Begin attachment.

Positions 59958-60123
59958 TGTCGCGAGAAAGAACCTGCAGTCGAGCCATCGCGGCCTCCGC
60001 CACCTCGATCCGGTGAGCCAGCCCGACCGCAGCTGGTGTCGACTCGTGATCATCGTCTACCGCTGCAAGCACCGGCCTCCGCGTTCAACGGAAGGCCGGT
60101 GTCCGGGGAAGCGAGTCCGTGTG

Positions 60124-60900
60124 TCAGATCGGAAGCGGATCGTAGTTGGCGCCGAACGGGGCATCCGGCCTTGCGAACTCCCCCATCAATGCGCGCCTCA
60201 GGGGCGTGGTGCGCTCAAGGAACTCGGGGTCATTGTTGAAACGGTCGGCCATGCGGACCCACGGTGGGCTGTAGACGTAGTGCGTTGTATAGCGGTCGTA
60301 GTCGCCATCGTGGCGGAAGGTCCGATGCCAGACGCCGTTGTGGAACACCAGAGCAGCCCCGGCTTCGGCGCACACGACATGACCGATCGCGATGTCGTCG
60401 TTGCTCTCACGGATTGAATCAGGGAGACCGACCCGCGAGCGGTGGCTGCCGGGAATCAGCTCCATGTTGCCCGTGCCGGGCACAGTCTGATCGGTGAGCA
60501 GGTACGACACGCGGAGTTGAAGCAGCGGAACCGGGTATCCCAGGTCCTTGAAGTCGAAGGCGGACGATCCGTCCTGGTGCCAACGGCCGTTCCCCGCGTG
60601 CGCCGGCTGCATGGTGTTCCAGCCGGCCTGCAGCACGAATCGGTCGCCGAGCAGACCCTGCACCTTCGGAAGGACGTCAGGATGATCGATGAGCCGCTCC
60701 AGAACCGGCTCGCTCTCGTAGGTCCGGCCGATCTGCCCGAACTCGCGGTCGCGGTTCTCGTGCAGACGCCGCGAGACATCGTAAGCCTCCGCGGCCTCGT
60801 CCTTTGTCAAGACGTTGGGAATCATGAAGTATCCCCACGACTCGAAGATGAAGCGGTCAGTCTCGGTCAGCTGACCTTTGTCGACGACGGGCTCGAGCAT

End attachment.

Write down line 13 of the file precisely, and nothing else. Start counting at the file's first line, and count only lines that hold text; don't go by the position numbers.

60801 CCTTTGTCAAGACGTTGGGAATCATGAAGTATCCCCACGACTCGAAGATGAAGCGGTCAGTCTCGGTCAGCTGACCTTTGTCGACGACGGGCTCGAGCAT